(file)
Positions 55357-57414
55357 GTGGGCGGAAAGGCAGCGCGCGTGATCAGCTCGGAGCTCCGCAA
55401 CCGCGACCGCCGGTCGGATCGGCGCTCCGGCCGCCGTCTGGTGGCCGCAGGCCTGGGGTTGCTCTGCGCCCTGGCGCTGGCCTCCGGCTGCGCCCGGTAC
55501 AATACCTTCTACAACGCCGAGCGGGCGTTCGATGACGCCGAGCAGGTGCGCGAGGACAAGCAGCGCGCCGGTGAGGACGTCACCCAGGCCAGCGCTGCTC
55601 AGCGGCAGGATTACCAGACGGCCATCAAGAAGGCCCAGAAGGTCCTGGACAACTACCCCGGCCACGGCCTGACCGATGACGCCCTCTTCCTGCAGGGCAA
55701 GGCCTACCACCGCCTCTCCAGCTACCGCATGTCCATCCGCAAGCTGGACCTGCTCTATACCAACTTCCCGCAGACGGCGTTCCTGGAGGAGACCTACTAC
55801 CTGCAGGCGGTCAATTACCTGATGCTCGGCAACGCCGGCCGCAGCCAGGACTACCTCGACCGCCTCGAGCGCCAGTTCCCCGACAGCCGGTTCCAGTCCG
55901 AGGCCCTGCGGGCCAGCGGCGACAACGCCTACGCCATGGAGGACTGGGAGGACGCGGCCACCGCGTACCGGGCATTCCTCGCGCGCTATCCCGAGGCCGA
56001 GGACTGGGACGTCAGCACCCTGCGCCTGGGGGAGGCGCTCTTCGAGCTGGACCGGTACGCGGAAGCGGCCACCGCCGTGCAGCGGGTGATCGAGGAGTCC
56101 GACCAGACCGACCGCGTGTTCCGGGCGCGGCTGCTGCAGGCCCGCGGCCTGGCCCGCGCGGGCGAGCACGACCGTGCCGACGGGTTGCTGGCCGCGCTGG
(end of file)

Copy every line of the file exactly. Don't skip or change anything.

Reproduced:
Positions 55357-57414
55357 GTGGGCGGAAAGGCAGCGCGCGTGATCAGCTCGGAGCTCCGCAA
55401 CCGCGACCGCCGGTCGGATCGGCGCTCCGGCCGCCGTCTGGTGGCCGCAGGCCTGGGGTTGCTCTGCGCCCTGGCGCTGGCCTCCGGCTGCGCCCGGTAC
55501 AATACCTTCTACAACGCCGAGCGGGCGTTCGATGACGCCGAGCAGGTGCGCGAGGACAAGCAGCGCGCCGGTGAGGACGTCACCCAGGCCAGCGCTGCTC
55601 AGCGGCAGGATTACCAGACGGCCATCAAGAAGGCCCAGAAGGTCCTGGACAACTACCCCGGCCACGGCCTGACCGATGACGCCCTCTTCCTGCAGGGCAA
55701 GGCCTACCACCGCCTCTCCAGCTACCGCATGTCCATCCGCAAGCTGGACCTGCTCTATACCAACTTCCCGCAGACGGCGTTCCTGGAGGAGACCTACTAC
55801 CTGCAGGCGGTCAATTACCTGATGCTCGGCAACGCCGGCCGCAGCCAGGACTACCTCGACCGCCTCGAGCGCCAGTTCCCCGACAGCCGGTTCCAGTCCG
55901 AGGCCCTGCGGGCCAGCGGCGACAACGCCTACGCCATGGAGGACTGGGAGGACGCGGCCACCGCGTACCGGGCATTCCTCGCGCGCTATCCCGAGGCCGA
56001 GGACTGGGACGTCAGCACCCTGCGCCTGGGGGAGGCGCTCTTCGAGCTGGACCGGTACGCGGAAGCGGCCACCGCCGTGCAGCGGGTGATCGAGGAGTCC
56101 GACCAGACCGACCGCGTGTTCCGGGCGCGGCTGCTGCAGGCCCGCGGCCTGGCCCGCGCGGGCGAGCACGACCGTGCCGACGGGTTGCTGGCCGCGCTGG